While performing home inspections I have run across several houses that have bee hives in the exterior walls. Honeybee swarms can enter walls through small cracks or holes that lead to a cavity, like the exterior house wall. An opening around a light, hose faucet, electrical outlet or a gap between the siding and the house foundation makes an excellent entrance site for bees looking for a new home. Once inside the wall, the bees quickly build honey combs. In just a few days, the comb can be several inches long and the width of the studs. If the colony goes unnoticed, the swarm can grow to around 10,000 bees.
One of the houses I inspected was treated for the bee infiltration, but they did not remove the honey combs and new bees returned a couple of days later. The smell of honey and wax left behind by a colony is also appealing to new swarms. If you don’t clean up the wax and honey you can quickly have another colony take up residence in the same place. After the bees are removed the honey can rapidly decompose and cause moisture damage within the wall. With temperatures in the Gilbert and Phoenix area reaching over 100 degrees, I have seen the stored honey in the wax cells melt and honey run out the bottom of the walls.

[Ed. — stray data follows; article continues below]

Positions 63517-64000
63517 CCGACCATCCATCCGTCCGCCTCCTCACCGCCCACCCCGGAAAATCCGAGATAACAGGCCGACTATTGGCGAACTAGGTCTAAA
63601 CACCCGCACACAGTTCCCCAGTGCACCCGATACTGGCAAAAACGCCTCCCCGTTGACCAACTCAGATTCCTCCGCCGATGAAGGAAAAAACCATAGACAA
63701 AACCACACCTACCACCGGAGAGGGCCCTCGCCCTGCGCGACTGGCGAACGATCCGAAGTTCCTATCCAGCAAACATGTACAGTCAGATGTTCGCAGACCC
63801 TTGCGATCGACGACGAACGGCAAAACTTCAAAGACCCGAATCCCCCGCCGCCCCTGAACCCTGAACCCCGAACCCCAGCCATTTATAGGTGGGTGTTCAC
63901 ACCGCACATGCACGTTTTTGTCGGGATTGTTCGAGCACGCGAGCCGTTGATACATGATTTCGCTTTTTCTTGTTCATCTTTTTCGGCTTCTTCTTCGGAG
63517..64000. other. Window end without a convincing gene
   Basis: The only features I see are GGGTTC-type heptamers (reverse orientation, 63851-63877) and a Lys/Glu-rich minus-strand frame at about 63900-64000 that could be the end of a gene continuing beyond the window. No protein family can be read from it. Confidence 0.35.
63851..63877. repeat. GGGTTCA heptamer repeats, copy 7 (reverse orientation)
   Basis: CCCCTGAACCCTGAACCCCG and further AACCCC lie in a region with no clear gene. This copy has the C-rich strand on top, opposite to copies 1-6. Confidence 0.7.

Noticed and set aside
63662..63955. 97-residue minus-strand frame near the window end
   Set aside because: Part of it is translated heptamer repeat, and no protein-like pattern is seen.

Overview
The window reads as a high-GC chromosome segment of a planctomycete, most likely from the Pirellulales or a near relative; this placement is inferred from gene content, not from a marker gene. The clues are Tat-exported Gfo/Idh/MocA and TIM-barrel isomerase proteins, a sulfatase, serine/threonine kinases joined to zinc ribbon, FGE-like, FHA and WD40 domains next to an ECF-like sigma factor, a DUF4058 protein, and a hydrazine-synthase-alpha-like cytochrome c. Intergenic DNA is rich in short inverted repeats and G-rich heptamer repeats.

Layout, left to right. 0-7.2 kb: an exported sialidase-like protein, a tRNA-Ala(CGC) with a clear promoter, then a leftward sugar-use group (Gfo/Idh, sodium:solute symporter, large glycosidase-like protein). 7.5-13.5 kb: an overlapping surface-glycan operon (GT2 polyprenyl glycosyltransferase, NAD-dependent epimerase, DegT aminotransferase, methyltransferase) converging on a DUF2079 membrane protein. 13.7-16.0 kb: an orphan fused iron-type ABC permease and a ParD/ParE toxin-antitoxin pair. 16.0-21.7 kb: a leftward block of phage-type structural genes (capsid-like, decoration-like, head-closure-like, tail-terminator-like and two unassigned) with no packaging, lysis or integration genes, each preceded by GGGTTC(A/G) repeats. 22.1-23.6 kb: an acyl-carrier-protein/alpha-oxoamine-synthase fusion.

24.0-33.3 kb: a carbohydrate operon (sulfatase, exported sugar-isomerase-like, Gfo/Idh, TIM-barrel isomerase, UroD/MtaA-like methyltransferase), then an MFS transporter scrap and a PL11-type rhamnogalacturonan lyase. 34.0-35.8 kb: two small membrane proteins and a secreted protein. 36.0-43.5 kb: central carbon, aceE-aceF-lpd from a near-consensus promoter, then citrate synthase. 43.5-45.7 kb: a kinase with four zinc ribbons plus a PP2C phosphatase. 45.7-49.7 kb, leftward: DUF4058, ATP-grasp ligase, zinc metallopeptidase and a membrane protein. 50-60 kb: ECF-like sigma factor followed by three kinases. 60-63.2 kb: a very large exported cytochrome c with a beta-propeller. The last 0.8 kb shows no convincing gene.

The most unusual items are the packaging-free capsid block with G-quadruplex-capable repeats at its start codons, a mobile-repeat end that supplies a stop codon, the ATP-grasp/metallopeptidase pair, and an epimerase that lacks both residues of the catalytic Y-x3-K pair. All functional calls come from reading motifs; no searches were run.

Any time bees are found within a wall cavity during one of my home inspections, I recommend the wall be opened up and all damage and/or debris from the bee hive removed. This can typically be done from the inside by removing the drywall (of course, after the bees have been exterminated). It’s cheaper to replace the drywall from the inside of the house than it is to replace the outside of the wall, especially if the exterior siding is stucco or a stone veneer. And don’t forget to caulk or seal the opening in the wall that let the bees enter the wall in the first place.